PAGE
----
About our guest
In this episode, we meet Sarah Schwab, founder and CEO of The Experience Accelerator, a start-up that improves learning outcomes for corporations and individuals by using persuasive technology – they offer a highly personalised, interactive service with a cutting-edge feel. The business was chosen as one of Europe’s ten leading Edtech startups for the 2017 Venturelab Edtech.
A graduate of Aston University and Thunderbird School of Global Management, Sarah has had leadership roles in global organisations, consultancy firms and entrepreneurial development organisations: roles that gave her a very clear insight into leadership development and how to accelerate it.
The workplace is changing faster than we might imagine.
In 2012 the global rate of change accelerated, moving from an average of 1.5 “significant changes” in our work life that year to an average of over three in 2015. We all know someone that has had their job restructured, taken over or removed completely.
Also, the balance of power is shifting from the employer to the employee for highly skilled knowledge workers. Many are bringing different motivations to the workplace, and sixty-two percent of millennials have thought about starting their own business.
And then, our lifestyles are changing too. In their book, “The 100 year Life”, Gratton and Scott look at how we are moving from three major phases of life; education, work and retirement, to one where people can expect to work to eighty using a range of old and new skills across many different industries.
This podcast looks at how we might all prepare for these societal upheavals, and lead the change that needs to happen not only in our organisations but also across society as a whole.
Sarah has some answers to these challenges. She examines the role of executive leadership in setting the development tone in an organisation, the need for broad learning and leadership development for younger leaders, and the role of technology in assessing softer skills, which she contends are now core skills for many organisations.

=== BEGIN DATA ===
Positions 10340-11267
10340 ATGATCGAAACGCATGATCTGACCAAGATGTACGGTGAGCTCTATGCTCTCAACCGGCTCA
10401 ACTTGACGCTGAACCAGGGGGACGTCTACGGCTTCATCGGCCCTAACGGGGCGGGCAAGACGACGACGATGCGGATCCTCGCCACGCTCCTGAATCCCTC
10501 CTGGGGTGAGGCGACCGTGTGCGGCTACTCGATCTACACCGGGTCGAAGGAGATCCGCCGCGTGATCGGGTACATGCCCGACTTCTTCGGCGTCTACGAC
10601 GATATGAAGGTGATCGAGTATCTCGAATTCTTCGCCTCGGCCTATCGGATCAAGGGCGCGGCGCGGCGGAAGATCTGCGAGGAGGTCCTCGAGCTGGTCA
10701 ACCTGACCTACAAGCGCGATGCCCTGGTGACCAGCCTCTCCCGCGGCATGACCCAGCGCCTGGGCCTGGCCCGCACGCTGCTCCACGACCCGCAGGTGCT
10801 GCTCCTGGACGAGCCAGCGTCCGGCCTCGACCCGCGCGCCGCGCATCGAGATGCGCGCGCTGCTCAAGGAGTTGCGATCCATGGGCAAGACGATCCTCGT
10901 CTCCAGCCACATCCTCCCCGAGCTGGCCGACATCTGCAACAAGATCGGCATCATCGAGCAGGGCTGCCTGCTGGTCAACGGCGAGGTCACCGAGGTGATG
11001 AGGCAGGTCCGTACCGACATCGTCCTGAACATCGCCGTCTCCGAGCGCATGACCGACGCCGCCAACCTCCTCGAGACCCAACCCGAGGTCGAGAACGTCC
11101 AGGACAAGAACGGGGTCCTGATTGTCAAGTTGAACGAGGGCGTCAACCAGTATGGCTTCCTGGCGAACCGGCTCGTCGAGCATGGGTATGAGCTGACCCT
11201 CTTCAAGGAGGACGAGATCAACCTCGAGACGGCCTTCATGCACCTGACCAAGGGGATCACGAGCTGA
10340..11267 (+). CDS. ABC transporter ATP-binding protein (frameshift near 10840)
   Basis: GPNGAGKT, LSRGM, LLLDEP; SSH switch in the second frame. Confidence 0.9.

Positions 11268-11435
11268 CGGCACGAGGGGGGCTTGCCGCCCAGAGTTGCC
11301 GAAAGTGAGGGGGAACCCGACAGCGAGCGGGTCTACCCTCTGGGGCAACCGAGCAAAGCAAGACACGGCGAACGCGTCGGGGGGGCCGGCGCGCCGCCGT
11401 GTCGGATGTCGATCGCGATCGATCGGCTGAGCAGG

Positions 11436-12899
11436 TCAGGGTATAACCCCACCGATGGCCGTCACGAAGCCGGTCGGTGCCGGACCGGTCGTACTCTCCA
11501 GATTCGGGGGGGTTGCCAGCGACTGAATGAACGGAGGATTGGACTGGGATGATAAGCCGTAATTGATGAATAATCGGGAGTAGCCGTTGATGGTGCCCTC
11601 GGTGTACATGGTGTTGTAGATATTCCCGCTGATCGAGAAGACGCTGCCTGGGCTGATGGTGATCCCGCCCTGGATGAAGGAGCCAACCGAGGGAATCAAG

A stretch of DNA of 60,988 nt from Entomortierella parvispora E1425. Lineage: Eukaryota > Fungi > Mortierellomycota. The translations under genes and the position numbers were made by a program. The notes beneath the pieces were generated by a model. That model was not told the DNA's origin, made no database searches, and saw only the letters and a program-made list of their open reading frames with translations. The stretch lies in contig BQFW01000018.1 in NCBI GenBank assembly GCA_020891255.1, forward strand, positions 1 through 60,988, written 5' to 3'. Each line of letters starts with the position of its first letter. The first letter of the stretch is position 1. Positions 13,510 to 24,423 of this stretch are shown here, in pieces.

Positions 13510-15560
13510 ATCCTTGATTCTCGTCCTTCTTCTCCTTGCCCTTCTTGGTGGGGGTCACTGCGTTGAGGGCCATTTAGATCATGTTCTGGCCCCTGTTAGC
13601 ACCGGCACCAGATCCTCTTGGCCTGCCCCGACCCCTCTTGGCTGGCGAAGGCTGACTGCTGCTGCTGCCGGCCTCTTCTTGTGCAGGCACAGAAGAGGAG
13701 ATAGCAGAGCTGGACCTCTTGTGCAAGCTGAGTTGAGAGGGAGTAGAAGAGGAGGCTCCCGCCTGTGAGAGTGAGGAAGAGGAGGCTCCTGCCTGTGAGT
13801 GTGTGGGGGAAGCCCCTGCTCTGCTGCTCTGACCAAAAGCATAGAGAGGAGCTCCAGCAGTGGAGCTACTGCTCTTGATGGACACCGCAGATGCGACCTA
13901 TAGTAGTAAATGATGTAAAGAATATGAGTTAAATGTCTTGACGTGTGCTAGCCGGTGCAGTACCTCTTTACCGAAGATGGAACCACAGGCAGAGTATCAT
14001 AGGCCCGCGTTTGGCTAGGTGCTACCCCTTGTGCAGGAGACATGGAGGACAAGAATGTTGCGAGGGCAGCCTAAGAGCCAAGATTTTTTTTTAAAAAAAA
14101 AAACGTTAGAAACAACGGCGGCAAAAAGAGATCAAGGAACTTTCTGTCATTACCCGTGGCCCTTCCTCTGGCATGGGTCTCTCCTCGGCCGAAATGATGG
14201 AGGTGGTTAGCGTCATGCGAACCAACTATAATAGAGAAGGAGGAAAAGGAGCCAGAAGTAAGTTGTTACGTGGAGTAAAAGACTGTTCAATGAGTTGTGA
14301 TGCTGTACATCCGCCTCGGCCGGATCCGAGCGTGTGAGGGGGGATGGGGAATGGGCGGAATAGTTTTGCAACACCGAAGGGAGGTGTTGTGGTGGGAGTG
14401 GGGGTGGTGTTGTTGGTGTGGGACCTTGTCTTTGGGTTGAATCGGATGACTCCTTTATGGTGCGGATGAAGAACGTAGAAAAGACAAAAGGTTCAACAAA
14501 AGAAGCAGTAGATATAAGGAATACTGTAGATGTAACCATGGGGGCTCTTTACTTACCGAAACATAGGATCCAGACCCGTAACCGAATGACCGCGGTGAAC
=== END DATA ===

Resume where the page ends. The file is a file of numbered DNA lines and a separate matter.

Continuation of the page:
Moreover, she worries about those that may not have access to such development and the growing gap between those that are ready for these changes and those that are not. Finally, she looks at transhuman technologies and the role that AI, wearables and implants may have on our working life.
- If we think about our children and our children’s children, they may well work into their eighties, and across the period of their career they could have seven, eight, nine different career stages, which, when you think about it, requires people to have a dramatically different learning mindset to cope with all of that change.
- Large corporates in particularly more traditional industries are struggling to attract young talent. I see some progressive companies taking this shift on: I was actually lucky enough to work with a company here in Switzerland, they’re focussed on developing not just employees for what the company needs, but developing employees in a more rounded sense, and making them more employable, whether it’s for them or other organisations in the future.
- Transhumanism is the theory that we, as humans, can evolve beyond our current physical and mental limitations.
- We should all be focussing on the things that computers can’t do.
- Great managers help inspire employees, and visualise the behaviours they want to adopt. They allow them to practice in a safe environment, and they give them frequent feedback. So, in some ways, I’m merely taking that dramatically important need in terms of driving behaviour change, and bringing it in a very affordable virtual way to learners all around the world.
The Big Takeaways
- In a 100 Year Life, we can expect to work for longer – and those roles will change over time. Organisations and individuals will need to work on their learning and development needs, both inside and outside work.We know that the Social Contract between the employer and the employee is changing. It’s likely that learning and development beyond that of just the organisation’s needs will be a way of supporting individuals’ whole life learning. This may be seen by employees as an important part of that contract.
- Some technologies are going to enhance our skills beyond what is currently thought possible. These Transhuman technologies may give individuals new and highly prized skills that traditionally would have required years of study. For example, language education could be replaced by an implant or wearable device.
- Employees are coming to the workplace with different expectations of autonomy, motivation and engagement. The gig economy for skilled knowledge workers means that we may have some workers on output-based contracts, and not working in a traditional place-based way.
- New methods supporting the measurement of soft skills will make them easier to assess and develop. Those soft skills will become core business skills.
- New learning environments will deliver executive style training at scale but without the cost.
The People’s Insights podcast from Cognisco with Owen Ashby.